Zero Conditional If-Clauses in English Grammar

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What is the zero conditional?

Zero conditional sentences express things that always happen providing a certain condition is met. This condition is expressed in the if-clause. Both clauses contain the present tense.


If you heat water, it boils.

Ice cream melts if you leave it in the sun.

If you freeze water, you get ice.

When to use zero conditional if-clauses

We use zero conditional if-clauses to talk about:

  • facts
    If you heat water, it boils.
  • habits
    If it is warm, I go to the beach.
  • rules
    Children can ride the rollercoaster if they are over 140cm tall.

How to form the zero conditional

To form the zero conditional, we use the present tense in both the if-clause and the main clause.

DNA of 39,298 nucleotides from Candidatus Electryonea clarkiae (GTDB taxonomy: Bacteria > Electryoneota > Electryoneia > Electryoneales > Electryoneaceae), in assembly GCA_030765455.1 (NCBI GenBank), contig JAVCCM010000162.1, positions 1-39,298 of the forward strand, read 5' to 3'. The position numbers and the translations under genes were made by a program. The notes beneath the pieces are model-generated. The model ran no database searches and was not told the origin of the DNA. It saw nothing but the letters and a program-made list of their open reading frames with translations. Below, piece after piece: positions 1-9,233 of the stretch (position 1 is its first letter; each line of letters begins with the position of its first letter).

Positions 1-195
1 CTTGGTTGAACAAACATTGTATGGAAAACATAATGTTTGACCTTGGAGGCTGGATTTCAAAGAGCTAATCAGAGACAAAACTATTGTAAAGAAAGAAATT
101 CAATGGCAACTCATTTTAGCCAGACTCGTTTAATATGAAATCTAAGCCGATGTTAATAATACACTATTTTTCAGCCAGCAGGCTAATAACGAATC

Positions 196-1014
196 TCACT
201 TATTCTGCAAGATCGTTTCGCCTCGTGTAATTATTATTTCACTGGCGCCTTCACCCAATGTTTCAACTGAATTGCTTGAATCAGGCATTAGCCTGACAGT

If you heat water, it boils.

We can reverse the order of the clauses without any change in meaning.

If you take the bus, you need a ticket. = You need a ticket if you take the bus.

When the if-clause comes first, it is followed by a comma. If the order is reversed, we do not use a comma.

If I have time, I go to the gym after work. (comma after if-clause)
I go to the gym after work if I have time. (no comma)

If, when and whenever

Zero conditional if-clauses express almost the same meaning as time clauses with when and whenever. When emphasises the certainty of an action.

Harry feels better if he exercises. = Harry feels better when he exercises.

Whenever means at any time or every time when.

Whenever it is warm, I go to the beach.

Learn more about the difference between when and if.